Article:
Christchurch City Council has deferred its post-earthquake long-term plan for two years after the Government said more time was needed to come up with a blueprint.

It was due to release a draft long-term plan for the rebuilding city this month.

But the Government was concerned that more time was needed to come up with the crucial blueprint for the council's work and finances over the next decade.

After a special private meeting this morning, it's been decided that the Canterbury Earthquake Recovery Authority's (Cera) powers will be invoked to defer the council's long-term plan until 2015.


Earthquake Recovery Minister Gerry Brownlee and Christchurch Mayor Bob Parker the announced the joint accord which, they say, will allow an earthquake recovery cost-sharing method to be mutually agreed.

Under the Local Government Act, the council is required to begin consultation on its long-term plan in March.

Now, the council will undertake a new plan, to be called the Christchurch City Three Year Plan, and will commence consultation next month as planned.

Mr Brownlee said this new planning process would give surety to Christchurch rate payers, the people of Christchurch, the New Zealand tax payer, the financial markets and development partners.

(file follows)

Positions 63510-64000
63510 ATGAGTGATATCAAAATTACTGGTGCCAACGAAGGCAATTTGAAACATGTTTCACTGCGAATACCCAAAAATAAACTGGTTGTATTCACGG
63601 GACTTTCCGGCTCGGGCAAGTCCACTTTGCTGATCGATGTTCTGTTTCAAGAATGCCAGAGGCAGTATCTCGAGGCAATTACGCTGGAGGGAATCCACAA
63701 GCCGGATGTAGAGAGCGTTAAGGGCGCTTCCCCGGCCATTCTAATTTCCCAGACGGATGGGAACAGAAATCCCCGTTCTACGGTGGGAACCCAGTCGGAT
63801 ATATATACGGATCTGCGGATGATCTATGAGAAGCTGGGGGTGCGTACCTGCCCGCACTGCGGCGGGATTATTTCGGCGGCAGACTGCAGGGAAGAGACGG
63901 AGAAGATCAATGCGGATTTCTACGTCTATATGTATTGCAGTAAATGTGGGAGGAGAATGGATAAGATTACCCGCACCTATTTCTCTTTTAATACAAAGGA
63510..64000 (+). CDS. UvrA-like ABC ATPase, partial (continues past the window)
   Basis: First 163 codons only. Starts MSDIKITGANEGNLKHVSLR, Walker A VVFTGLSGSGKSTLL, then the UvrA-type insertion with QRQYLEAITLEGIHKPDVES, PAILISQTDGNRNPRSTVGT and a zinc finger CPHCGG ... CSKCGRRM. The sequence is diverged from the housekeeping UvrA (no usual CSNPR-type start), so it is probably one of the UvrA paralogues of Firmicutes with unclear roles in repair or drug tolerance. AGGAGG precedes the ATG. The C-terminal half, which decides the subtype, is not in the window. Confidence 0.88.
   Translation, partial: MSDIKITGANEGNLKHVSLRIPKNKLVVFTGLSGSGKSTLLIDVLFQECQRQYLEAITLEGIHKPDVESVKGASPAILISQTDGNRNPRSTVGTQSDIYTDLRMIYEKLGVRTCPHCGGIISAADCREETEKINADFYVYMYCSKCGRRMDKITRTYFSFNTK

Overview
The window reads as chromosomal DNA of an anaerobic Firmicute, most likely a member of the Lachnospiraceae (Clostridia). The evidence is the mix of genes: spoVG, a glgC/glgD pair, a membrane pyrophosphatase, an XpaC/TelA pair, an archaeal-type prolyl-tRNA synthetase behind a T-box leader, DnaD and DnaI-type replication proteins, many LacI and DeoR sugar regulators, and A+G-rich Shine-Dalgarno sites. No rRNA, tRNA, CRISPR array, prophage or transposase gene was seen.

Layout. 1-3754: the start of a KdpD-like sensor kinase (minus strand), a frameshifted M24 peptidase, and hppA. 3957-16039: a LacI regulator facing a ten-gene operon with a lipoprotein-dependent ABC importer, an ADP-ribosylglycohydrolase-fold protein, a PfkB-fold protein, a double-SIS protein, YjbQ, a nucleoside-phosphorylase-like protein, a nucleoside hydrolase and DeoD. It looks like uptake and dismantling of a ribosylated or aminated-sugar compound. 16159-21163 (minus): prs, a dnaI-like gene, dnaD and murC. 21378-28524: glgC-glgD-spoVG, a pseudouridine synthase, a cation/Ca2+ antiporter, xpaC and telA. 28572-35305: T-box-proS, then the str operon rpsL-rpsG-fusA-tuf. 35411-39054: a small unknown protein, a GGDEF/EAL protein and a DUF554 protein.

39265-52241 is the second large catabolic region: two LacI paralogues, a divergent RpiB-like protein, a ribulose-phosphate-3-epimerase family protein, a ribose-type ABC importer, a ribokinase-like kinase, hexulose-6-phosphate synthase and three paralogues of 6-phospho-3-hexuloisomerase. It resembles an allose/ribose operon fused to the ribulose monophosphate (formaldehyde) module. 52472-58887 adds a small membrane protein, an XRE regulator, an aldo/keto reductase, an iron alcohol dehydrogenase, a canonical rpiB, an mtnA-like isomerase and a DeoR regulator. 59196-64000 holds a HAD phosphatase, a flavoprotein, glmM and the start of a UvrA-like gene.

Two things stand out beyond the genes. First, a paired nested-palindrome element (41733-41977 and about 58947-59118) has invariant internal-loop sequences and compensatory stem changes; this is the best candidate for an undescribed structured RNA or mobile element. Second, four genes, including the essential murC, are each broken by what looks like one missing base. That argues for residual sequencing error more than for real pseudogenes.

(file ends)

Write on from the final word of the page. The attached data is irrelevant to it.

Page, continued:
"Under normal circumstances a Long Term Plan outlines a council's rating and spending expectations for the next decade but at this stage in the Christchurch rebuild we need a more appropriate planning mechanism that takes into account more immediate goals," Mr Brownlee said.

"Banks, bond markets and ratings agencies, along with businesses and households take significant guidance from councils' Long Term Plans."

Mr Parker said the key benefits for the city resulting from the agreement is certainty around cost sharing arrangements and decision-making processes relating to the central city key rebuild projects, and cost sharing arrangements relating to all other council costs, including horizontal infrastructure.

"The Minister has confirmed these agreements will be in place by the end of April 2013," Mr Parker said.


"Like any business the city council needs to plan ahead and give its people certainty, this three year plan will do that.

"This accord will ensure the Christchurch City Council adopts a sound prudent plan that is fully costed and establishes a solid financial footing for the city's future."

Cera's powers will be invoked to allow the Long Term Plan process to be deferred until 2015, by which time a cost-sharing method will be worked through between the Crown and the Council.

"City councillors, along with the Crown, are committed to presenting the most realistic and achievable process to shoulder the financial burden caused by this series of catastrophic earthquakes, with a joint aim of rebuilding the city to be the very best it can be," Mr Brownlee said.